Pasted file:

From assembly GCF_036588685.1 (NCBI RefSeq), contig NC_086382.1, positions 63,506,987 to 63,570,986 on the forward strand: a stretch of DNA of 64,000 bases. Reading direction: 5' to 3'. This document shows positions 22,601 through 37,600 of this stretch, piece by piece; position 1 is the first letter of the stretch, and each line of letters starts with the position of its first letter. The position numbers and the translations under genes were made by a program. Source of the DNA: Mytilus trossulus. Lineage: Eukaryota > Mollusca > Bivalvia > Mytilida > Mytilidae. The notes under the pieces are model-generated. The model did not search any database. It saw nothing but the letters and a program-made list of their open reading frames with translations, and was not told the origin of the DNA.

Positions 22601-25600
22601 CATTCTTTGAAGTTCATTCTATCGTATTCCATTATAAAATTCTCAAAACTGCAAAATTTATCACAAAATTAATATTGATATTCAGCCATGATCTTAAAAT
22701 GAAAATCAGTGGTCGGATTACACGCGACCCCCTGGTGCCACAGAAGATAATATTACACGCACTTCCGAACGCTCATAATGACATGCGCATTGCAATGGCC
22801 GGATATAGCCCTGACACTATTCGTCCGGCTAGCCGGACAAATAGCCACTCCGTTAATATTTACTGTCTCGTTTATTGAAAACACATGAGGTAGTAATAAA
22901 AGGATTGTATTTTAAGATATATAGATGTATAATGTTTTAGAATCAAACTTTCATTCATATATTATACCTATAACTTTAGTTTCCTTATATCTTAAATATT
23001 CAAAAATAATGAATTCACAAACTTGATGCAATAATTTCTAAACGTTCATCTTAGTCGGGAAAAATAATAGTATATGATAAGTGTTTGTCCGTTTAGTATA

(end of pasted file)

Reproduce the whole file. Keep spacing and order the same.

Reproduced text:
From assembly GCF_036588685.1 (NCBI RefSeq), contig NC_086382.1, positions 63,506,987 to 63,570,986 on the forward strand: a stretch of DNA of 64,000 bases. Reading direction: 5' to 3'. This document shows positions 22,601 through 37,600 of this stretch, piece by piece; position 1 is the first letter of the stretch, and each line of letters starts with the position of its first letter. The position numbers and the translations under genes were made by a program. Source of the DNA: Mytilus trossulus. Lineage: Eukaryota > Mollusca > Bivalvia > Mytilida > Mytilidae. The notes under the pieces are model-generated. The model did not search any database. It saw nothing but the letters and a program-made list of their open reading frames with translations, and was not told the origin of the DNA.

Positions 22601-25600
22601 CATTCTTTGAAGTTCATTCTATCGTATTCCATTATAAAATTCTCAAAACTGCAAAATTTATCACAAAATTAATATTGATATTCAGCCATGATCTTAAAAT
22701 GAAAATCAGTGGTCGGATTACACGCGACCCCCTGGTGCCACAGAAGATAATATTACACGCACTTCCGAACGCTCATAATGACATGCGCATTGCAATGGCC
22801 GGATATAGCCCTGACACTATTCGTCCGGCTAGCCGGACAAATAGCCACTCCGTTAATATTTACTGTCTCGTTTATTGAAAACACATGAGGTAGTAATAAA
22901 AGGATTGTATTTTAAGATATATAGATGTATAATGTTTTAGAATCAAACTTTCATTCATATATTATACCTATAACTTTAGTTTCCTTATATCTTAAATATT
23001 CAAAAATAATGAATTCACAAACTTGATGCAATAATTTCTAAACGTTCATCTTAGTCGGGAAAAATAATAGTATATGATAAGTGTTTGTCCGTTTAGTATA